Often loses things needed for tasks and activities (e.g. toys, school assignments, pencils, books, or tools). By this definition, every man that asks his wife a few times a week if she's seen his keys has ADHD.
Often talks excessively. And by this definition, every woman on Earth has ADHD.
Often interrupts or intrudes on others (e.g., butts into conversations or games). Have you ever spent more than five minutes with an excited child? Even in the most well-manered children, this is standard MO.
It's not just the fact that kids are being diagnosed with conditions such as ADHD but that so many adults are choosing medication as a "cure" that is cause for concern. We are medicating four-year-olds for this stuff. Yes, the form states that you should "check each item if the child showed the symptom for at least 6 months to an extent that is inappropriate for the child’s developmental level" but what does that mean? Who decides what is appropriate? Teachers? The same teachers that are forced to teach lessons based on the "knowledge" needed to pass a standardized test written by "experts" that know nothing personally about any of the children that take said tests? Are we really so concerned with test results that we need to cure the symptoms of childhood? Diller also writes:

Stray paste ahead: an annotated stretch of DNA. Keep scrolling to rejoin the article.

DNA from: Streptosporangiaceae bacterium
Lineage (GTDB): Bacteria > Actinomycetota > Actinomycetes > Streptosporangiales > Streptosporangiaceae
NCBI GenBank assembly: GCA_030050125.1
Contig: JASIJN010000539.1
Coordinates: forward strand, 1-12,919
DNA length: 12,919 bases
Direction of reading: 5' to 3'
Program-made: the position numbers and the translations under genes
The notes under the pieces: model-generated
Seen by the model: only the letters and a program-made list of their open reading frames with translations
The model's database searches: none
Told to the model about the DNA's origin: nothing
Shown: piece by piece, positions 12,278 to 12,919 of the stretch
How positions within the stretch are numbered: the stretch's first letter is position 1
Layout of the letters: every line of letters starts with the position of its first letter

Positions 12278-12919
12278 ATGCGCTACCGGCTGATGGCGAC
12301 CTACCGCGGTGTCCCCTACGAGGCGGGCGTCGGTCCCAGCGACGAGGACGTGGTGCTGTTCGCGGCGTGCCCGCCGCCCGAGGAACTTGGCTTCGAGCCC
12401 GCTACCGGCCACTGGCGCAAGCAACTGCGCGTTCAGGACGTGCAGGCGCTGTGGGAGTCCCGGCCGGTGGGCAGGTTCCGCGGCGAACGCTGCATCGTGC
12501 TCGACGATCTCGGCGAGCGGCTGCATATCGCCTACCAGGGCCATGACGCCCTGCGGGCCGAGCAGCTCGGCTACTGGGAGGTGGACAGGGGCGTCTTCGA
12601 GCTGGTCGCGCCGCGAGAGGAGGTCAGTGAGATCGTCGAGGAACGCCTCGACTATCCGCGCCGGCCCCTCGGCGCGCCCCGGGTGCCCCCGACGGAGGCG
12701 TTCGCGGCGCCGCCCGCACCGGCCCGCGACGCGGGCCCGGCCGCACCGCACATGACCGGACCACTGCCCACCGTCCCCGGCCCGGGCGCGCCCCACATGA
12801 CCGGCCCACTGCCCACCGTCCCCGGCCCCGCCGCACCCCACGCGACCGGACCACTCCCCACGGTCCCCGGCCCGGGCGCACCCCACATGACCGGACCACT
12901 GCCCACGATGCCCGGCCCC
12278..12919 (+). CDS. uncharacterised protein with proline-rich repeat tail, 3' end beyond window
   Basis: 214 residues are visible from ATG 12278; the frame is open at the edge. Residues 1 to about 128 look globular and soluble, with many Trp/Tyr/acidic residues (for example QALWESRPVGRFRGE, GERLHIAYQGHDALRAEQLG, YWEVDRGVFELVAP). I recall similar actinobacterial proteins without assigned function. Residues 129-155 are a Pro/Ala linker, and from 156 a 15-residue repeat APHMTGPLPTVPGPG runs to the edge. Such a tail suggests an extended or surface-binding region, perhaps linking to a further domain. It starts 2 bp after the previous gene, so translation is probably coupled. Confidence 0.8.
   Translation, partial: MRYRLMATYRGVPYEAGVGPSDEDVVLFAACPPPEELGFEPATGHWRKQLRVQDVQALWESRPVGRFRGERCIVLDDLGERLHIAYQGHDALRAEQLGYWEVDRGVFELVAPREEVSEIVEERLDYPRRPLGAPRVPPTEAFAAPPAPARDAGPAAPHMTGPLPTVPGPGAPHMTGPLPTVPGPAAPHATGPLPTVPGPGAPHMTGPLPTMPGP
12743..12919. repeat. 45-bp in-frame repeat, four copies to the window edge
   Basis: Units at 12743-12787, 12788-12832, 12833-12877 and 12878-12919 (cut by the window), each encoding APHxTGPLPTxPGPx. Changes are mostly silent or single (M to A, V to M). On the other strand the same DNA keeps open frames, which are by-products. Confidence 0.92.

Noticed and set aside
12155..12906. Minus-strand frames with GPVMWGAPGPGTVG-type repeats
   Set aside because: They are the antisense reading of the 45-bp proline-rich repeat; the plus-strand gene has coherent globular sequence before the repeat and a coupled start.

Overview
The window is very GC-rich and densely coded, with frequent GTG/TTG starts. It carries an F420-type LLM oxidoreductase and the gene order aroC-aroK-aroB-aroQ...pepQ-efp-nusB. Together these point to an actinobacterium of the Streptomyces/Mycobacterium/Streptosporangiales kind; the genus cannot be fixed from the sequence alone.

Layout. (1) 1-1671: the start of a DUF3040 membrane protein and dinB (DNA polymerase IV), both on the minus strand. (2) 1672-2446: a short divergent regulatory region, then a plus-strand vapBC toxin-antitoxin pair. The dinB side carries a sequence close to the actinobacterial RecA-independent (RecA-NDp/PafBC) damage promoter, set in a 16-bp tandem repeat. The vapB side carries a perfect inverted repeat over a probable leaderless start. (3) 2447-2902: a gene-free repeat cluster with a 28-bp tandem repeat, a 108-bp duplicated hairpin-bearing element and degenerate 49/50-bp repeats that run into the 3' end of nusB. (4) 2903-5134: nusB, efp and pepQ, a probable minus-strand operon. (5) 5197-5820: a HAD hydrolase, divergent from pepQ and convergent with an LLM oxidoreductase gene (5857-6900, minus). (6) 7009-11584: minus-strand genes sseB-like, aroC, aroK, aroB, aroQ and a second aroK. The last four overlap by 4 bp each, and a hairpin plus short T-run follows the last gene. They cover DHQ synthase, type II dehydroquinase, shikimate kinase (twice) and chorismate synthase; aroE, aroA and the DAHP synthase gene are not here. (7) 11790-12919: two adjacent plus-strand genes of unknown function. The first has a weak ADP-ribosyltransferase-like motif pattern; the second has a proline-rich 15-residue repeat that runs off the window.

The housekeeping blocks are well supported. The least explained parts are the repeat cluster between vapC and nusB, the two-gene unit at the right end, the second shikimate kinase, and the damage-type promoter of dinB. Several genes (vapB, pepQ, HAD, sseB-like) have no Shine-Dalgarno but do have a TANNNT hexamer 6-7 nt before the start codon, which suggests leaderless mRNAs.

"Ours is the only country in the world where the "symptoms" of forgetfulness, dreaminess, and intelligence-in short the characteristics of an absent minded professor or child-would be considered the signs of a mental disorder to be treated with a psychiatric drug."
.Parents, teachers, counselors, caregivers, we cannot continue to allow our four and five-year-olds to be labeled because they won't sit still. They aren't made to sit still. Even our tweens and teens need time and space to move their bodies, to be actively engaged. Adults do too, for that matter. Before you allow your child to be labeled with a diagnosis that will potentially follow him or her throughout an entire grade school career, take a moment to question the reasons these behaviors are considered disruptive. Kids behaving like kids will wreak havoc on an institution that needs structure and control in order to run efficiently but as schools in Finland, Texas and Japan are proving, an environment that is conducive to a child's childhood and a child's education can be one in the same. I am not a doctor and I know that there are cases where mental disorders and learning disabilities truly are interfering with a child's ability to learn. As a parent and a teacher, I also understand that kids just need to be kids and that all too often we are choosing to limit the time our youngsters have to be creative, to explore and discover in a way that allows them to be successful and thrive.
“We spend the first year of a child's life teaching it to walk and talk and the rest of its life to shut up and sit down.
There's something wrong there.”
— Neil deGrasse Tyson
Below, you will find the CDC's symptom checklist for ADHD. If you are a parent, teacher or caregiver that is in anyway concerned about the health and well-being of a child, please consult with the child's healthcare provider.